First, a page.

Can kiwi skin be eaten?

Can kiwi skin be eaten?

Kiwi is a nutritious and sweet and sour fruit. They have a furry brown skin, vibrant green or yellow flesh, small black seeds, and a tender white core. We all eat the inside, but is it possible to eat the skin of the kiwi?

Although many people love these fruits, there is some controversy as to whether the skin should be eaten or not. Technically, the skin is edible, but some people don’t like its fuzzy texture.

Kiwi skin is nutritious

Yes, the skin is edible and very rich for the body. Kiwifruit skins contain a high concentration of nutrients, especially fiber, folic acid and vitamin E.

Fiber is that critical nutrient that feeds the good bacteria that live in your gut. High-fiber diets are linked to a lower risk of heart disease, cancer, and diabetes. Folate is an especially important nutrient for cell growth and division, and may help prevent neural tube defects during pregnancy.

On the other hand, vitamin E is fat soluble and has strong antioxidant properties. Helps maintain healthy cells by preventing free radical damage.

Eating the skin of kiwifruit can increase fiber content by 50%, increase folate by 32%, and increase vitamin E concentration by 34%, compared to eating just the flesh. Since many people don’t get enough of these nutrients in their diets, eating kiwis in the skin is an easy way to increase your intake.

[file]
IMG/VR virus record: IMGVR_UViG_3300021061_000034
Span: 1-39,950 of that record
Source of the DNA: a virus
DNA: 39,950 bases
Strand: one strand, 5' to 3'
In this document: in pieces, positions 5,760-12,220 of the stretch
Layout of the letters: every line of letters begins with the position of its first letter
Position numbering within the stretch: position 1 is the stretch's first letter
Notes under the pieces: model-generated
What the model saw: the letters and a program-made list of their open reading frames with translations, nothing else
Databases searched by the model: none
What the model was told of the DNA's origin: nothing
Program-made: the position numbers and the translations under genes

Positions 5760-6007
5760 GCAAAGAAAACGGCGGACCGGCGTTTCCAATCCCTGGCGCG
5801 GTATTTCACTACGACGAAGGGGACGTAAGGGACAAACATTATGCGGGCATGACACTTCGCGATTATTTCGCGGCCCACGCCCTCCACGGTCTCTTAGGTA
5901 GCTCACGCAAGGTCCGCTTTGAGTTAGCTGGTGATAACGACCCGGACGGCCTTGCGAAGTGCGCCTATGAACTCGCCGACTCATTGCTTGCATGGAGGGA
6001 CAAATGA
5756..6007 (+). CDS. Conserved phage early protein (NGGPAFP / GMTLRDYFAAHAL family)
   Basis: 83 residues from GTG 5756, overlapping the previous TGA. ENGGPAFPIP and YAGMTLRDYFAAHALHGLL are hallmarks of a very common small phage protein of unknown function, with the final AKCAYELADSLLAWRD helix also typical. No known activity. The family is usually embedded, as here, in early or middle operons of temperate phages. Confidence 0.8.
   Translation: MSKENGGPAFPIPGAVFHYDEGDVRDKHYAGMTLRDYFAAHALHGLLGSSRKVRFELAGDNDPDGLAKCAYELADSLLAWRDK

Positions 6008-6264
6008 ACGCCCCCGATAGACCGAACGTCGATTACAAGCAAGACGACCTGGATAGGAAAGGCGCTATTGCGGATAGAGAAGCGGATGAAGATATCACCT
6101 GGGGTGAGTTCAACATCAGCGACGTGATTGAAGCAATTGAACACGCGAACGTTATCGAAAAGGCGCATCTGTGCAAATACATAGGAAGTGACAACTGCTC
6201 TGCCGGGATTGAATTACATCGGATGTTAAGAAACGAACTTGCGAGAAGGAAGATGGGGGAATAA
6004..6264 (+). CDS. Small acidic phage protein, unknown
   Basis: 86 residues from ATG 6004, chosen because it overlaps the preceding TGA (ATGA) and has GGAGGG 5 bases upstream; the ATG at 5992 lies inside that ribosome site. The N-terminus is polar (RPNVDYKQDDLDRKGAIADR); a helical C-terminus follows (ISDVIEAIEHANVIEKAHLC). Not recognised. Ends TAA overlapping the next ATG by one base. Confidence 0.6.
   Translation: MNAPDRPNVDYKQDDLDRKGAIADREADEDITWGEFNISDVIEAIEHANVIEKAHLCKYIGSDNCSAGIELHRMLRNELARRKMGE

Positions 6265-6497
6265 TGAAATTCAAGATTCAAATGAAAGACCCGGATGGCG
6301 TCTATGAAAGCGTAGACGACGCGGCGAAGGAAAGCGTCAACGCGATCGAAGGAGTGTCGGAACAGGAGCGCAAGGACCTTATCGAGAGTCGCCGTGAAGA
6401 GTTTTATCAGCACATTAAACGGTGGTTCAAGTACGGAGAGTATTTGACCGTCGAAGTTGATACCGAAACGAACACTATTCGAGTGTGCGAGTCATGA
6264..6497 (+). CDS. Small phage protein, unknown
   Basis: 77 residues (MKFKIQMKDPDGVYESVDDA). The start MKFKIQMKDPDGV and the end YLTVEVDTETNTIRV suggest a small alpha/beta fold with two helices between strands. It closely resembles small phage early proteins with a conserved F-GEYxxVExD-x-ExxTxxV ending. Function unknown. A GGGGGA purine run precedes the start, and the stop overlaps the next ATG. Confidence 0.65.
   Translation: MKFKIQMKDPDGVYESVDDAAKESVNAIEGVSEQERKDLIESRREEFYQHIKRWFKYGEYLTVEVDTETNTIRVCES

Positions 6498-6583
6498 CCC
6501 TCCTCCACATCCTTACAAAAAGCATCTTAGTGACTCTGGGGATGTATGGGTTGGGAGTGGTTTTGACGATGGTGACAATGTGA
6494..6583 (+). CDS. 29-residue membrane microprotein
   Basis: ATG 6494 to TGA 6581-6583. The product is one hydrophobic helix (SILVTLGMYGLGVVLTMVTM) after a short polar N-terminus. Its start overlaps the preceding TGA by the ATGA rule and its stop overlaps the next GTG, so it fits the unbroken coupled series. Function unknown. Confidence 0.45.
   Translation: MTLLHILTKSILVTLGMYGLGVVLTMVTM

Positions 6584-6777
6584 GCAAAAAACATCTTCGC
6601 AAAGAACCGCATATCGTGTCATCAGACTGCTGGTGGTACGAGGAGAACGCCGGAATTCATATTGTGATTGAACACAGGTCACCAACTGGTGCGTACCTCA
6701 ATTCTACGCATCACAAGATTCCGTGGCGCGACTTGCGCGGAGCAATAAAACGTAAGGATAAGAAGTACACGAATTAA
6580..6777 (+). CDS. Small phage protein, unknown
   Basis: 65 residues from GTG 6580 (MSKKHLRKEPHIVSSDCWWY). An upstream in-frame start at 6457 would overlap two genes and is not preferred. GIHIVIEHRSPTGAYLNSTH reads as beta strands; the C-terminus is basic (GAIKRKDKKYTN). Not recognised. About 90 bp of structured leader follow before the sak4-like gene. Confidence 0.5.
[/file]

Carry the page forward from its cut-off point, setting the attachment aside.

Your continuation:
How do you eat it?

If we want to eat kiwi skin, we will look for smaller fruits as they tend to have a more tender skin than larger varieties. Although greens are the best-selling variety, golds have sweet yellow flesh and fuzz-free skin. Look for them with smooth, blemish-free skin that gives slightly when pressed. If the kiwi is extremely firm, it is not ripe, but if it feels mushy, it is overripe.

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Some research suggests that organic kiwis they may have more antioxidants than conventionally grown fruits, so we may prefer to choose organic when available.

It is recommended wash the outside kiwifruit before eating to remove any dirt, germs, or pesticides. Soaking fruit for 15 minutes in a mixture of baking soda and water can help remove more residue than rinsing with water alone.

Kiwis are normally considered low in pesticide residues, but washing them is still a good idea as the fruit may have picked up other contaminants during processing, packaging or transport.